Pam Bechtel

Pam Bechtel is a retired Bowling Green State University professor who needs a stem cell transplant to cure MDS (myleodysplastic syndrome), a type of blood cancer.

Pam Bechtel’s heart beats for Bowling Green. She’s hoping for a little love in return.

The retired Bowling Green State University professor needs a stem cell transplant to cure MDS (myleodysplastic syndrome), a type of blood cancer. She likely got the blood cancer from treatment related to her stage III breast cancer battle in spring 2019.

The earliest the stem cell transplant could take place is April, but Bechtel must first find a donor.

“I’m not a reacher-outer. I was raised to be strong, to work through it, to just take care of it,” she said. “I’m pretty damn independent.”

With the encouragement from friends and family, she did decide to reach out to the community and ask for blood donors.

“I’m going to fight as hard as I can. There’s some things out of my control now. Finding a donor is out of my control. But I can go through these shots. I can exercise. I can keep a positive attitude. I can reach out to people.”

Her cancer journey started in spring 2019 when she was diagnosed with breast cancer.

“Me, being the educator that I am, waiting until the end of the semester, exam’s on Wednesday and my surgery was on Thursday,” she said.

She had 23 lymph nodes removed.

“Seven were malignant and the magic number was four,” Bechtel said, explaining why she had to have additional treatment, including 16 rounds of chemotherapy.

That summer, she had to make an emergency room visit when her heart started fluttering. Possible nodules on her liver and thyroid gland were found.

On July 8, 2019, the right lobe of her thyroid gland was removed. On Aug. 5, five-days-a-week radiation started. By Sept. 16, she had concluded treatments.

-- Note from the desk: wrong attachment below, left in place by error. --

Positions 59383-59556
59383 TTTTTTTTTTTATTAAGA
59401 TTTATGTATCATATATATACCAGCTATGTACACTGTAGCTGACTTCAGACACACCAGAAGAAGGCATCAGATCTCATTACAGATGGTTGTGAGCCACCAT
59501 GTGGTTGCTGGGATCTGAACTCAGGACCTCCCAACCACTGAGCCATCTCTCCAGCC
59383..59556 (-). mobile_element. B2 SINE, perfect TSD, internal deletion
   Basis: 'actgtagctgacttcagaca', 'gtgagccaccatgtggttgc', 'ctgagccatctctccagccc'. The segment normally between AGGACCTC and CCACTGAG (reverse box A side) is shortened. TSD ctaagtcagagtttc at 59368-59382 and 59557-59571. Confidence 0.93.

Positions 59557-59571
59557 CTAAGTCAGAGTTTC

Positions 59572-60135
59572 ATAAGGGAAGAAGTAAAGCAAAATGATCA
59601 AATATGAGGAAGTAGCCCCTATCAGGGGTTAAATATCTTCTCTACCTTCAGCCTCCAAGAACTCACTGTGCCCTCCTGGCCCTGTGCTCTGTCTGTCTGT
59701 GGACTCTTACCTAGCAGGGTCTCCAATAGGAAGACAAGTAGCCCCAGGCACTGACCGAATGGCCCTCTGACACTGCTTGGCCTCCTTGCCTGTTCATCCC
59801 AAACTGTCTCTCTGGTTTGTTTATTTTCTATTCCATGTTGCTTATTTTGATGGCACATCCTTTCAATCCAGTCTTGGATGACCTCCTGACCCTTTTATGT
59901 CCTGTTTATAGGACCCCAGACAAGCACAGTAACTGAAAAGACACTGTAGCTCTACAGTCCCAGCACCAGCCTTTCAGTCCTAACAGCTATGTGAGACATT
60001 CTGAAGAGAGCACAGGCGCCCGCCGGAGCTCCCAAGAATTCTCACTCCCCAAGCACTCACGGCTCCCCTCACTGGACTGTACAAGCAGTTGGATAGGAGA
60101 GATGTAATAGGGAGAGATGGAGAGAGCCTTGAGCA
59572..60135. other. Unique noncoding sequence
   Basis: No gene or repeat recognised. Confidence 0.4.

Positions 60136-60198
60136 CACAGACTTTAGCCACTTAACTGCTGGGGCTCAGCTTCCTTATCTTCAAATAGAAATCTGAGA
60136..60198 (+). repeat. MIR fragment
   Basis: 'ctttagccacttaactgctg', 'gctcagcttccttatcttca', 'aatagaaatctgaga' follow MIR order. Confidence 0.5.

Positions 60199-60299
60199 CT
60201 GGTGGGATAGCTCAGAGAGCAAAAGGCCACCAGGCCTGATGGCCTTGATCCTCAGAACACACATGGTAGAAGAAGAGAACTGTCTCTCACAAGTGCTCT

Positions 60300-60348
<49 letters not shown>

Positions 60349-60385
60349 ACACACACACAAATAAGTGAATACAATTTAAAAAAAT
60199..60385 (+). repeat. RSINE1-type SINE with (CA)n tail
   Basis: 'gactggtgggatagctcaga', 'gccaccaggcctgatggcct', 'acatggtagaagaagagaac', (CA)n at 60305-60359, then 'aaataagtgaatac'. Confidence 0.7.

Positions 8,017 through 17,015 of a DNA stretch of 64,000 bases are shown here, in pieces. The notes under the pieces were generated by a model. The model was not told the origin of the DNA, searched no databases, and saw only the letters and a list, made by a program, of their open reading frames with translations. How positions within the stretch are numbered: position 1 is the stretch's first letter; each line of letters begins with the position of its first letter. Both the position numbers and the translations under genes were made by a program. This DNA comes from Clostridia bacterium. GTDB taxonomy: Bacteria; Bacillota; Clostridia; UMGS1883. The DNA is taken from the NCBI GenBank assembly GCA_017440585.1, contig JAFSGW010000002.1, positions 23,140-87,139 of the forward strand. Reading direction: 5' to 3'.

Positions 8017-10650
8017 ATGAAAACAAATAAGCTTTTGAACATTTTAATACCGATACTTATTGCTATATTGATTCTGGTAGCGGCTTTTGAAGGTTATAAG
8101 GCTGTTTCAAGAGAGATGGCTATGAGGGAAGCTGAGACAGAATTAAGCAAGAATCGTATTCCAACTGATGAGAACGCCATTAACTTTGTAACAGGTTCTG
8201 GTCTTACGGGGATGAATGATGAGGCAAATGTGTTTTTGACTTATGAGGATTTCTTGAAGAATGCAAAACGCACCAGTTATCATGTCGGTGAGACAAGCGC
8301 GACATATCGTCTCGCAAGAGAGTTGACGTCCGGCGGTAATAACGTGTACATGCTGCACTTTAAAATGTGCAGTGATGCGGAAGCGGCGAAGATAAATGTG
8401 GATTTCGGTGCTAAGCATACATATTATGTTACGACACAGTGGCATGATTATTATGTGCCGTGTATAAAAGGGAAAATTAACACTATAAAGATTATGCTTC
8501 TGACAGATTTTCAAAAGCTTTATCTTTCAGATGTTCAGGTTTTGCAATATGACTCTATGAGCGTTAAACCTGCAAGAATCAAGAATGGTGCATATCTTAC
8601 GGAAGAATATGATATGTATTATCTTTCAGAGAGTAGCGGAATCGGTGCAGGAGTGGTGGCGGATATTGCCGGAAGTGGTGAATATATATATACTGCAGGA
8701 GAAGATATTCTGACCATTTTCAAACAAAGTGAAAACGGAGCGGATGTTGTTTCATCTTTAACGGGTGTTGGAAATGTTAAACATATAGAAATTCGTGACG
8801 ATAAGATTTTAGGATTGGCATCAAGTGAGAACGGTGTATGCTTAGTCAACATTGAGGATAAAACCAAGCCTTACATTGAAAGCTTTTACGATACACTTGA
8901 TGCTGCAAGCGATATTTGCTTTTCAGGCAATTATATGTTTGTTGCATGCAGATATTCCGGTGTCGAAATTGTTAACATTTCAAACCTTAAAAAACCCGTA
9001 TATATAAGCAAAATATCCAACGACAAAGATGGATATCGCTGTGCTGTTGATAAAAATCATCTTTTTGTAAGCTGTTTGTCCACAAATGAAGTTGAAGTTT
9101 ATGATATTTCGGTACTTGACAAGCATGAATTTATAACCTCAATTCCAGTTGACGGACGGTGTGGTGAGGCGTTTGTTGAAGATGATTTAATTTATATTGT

“I was on the mend.”

Soon after, Bechtel was diagnosed with lymphedema, which is swelling in the arms or legs, caused by the removal of, or damage to, lymph nodes as a part of cancer treatment.

“Honestly the only thing that ever really set me off into tears was when I got the diagnosis … and I would have to wear a compression sleeve for the rest of my life.”

It wasn’t vanity, Bechtel said of the sleeve, which looks like a big bandage, wrapping from wrist to shoulder.

“I’m always someone who likes to be inconspicuous. I like to blend in,” she said.

Still, she adjusted and went on with life, until this past spring. Bechtel was doing some yard work when her left arm started to swell. Her lymphedema had progressed.

She was put in a reduction sleeve, which looks like a Velcro cast.

“I was in tears wearing this, and I called one of my friends,” Bechtel said. “She said, ‘why don’t you just embrace it?’”

Attitude improved, she uncapped a bright Sharpie marker and wrote “lymphedema” on the sleeve as large as she could.

It was the beginning of Bechtel’s bringing awareness to the condition, which would worsen.

An Oct. 5 appointment showed her blood count was down. She had to start weekly blood tests.